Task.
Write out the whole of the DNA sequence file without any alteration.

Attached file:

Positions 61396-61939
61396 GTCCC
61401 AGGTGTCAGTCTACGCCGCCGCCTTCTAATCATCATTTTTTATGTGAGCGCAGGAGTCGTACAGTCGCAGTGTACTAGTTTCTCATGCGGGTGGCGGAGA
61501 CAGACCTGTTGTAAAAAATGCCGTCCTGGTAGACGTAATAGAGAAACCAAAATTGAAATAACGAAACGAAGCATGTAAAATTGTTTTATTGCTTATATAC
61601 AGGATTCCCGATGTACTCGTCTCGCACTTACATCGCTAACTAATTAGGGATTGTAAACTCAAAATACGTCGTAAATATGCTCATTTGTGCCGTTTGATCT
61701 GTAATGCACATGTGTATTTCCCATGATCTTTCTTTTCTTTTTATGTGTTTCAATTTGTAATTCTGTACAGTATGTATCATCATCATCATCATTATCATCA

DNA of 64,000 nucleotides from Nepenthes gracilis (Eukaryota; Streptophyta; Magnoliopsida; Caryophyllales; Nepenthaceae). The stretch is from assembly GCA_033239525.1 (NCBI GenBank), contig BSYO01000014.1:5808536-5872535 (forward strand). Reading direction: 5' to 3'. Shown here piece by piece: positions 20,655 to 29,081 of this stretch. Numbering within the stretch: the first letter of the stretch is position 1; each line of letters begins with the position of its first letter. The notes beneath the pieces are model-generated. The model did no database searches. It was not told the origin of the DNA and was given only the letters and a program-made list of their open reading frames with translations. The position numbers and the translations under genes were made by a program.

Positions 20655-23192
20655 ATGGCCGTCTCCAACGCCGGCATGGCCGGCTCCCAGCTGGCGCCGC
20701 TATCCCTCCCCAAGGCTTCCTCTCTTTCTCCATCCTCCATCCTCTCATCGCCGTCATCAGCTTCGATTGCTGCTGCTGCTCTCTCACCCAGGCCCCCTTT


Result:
Positions 61396-61939
61396 GTCCC
61401 AGGTGTCAGTCTACGCCGCCGCCTTCTAATCATCATTTTTTATGTGAGCGCAGGAGTCGTACAGTCGCAGTGTACTAGTTTCTCATGCGGGTGGCGGAGA
61501 CAGACCTGTTGTAAAAAATGCCGTCCTGGTAGACGTAATAGAGAAACCAAAATTGAAATAACGAAACGAAGCATGTAAAATTGTTTTATTGCTTATATAC
61601 AGGATTCCCGATGTACTCGTCTCGCACTTACATCGCTAACTAATTAGGGATTGTAAACTCAAAATACGTCGTAAATATGCTCATTTGTGCCGTTTGATCT
61701 GTAATGCACATGTGTATTTCCCATGATCTTTCTTTTCTTTTTATGTGTTTCAATTTGTAATTCTGTACAGTATGTATCATCATCATCATCATTATCATCA

DNA of 64,000 nucleotides from Nepenthes gracilis (Eukaryota; Streptophyta; Magnoliopsida; Caryophyllales; Nepenthaceae). The stretch is from assembly GCA_033239525.1 (NCBI GenBank), contig BSYO01000014.1:5808536-5872535 (forward strand). Reading direction: 5' to 3'. Shown here piece by piece: positions 20,655 to 29,081 of this stretch. Numbering within the stretch: the first letter of the stretch is position 1; each line of letters begins with the position of its first letter. The notes beneath the pieces are model-generated. The model did no database searches. It was not told the origin of the DNA and was given only the letters and a program-made list of their open reading frames with translations. The position numbers and the translations under genes were made by a program.

Positions 20655-23192
20655 ATGGCCGTCTCCAACGCCGGCATGGCCGGCTCCCAGCTGGCGCCGC
20701 TATCCCTCCCCAAGGCTTCCTCTCTTTCTCCATCCTCCATCCTCTCATCGCCGTCATCAGCTTCGATTGCTGCTGCTGCTCTCTCACCCAGGCCCCCTTT